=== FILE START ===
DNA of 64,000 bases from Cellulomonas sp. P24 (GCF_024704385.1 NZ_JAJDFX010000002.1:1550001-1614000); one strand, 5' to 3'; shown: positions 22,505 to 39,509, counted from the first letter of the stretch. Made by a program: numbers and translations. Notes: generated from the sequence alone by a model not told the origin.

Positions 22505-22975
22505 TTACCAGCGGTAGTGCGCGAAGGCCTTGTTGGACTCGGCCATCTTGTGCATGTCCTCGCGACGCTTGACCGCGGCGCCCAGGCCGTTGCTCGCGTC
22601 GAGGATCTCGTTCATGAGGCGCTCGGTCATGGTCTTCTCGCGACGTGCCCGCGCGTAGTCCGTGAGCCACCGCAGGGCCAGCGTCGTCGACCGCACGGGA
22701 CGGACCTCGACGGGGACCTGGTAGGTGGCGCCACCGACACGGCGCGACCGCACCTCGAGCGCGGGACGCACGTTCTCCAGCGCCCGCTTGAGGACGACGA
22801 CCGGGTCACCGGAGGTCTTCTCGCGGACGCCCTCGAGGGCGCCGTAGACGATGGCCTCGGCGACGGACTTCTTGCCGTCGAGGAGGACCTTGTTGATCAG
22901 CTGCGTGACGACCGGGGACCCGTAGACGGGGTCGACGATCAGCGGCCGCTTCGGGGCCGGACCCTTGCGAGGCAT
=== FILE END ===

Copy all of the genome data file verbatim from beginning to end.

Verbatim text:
DNA of 64,000 bases from Cellulomonas sp. P24 (GCF_024704385.1 NZ_JAJDFX010000002.1:1550001-1614000); one strand, 5' to 3'; shown: positions 22,505 to 39,509, counted from the first letter of the stretch. Made by a program: numbers and translations. Notes: generated from the sequence alone by a model not told the origin.

Positions 22505-22975
22505 TTACCAGCGGTAGTGCGCGAAGGCCTTGTTGGACTCGGCCATCTTGTGCATGTCCTCGCGACGCTTGACCGCGGCGCCCAGGCCGTTGCTCGCGTC
22601 GAGGATCTCGTTCATGAGGCGCTCGGTCATGGTCTTCTCGCGACGTGCCCGCGCGTAGTCCGTGAGCCACCGCAGGGCCAGCGTCGTCGACCGCACGGGA
22701 CGGACCTCGACGGGGACCTGGTAGGTGGCGCCACCGACACGGCGCGACCGCACCTCGAGCGCGGGACGCACGTTCTCCAGCGCCCGCTTGAGGACGACGA
22801 CCGGGTCACCGGAGGTCTTCTCGCGGACGCCCTCGAGGGCGCCGTAGACGATGGCCTCGGCGACGGACTTCTTGCCGTCGAGGAGGACCTTGTTGATCAG
22901 CTGCGTGACGACCGGGGACCCGTAGACGGGGTCGACGATCAGCGGCCGCTTCGGGGCCGGACCCTTGCGAGGCAT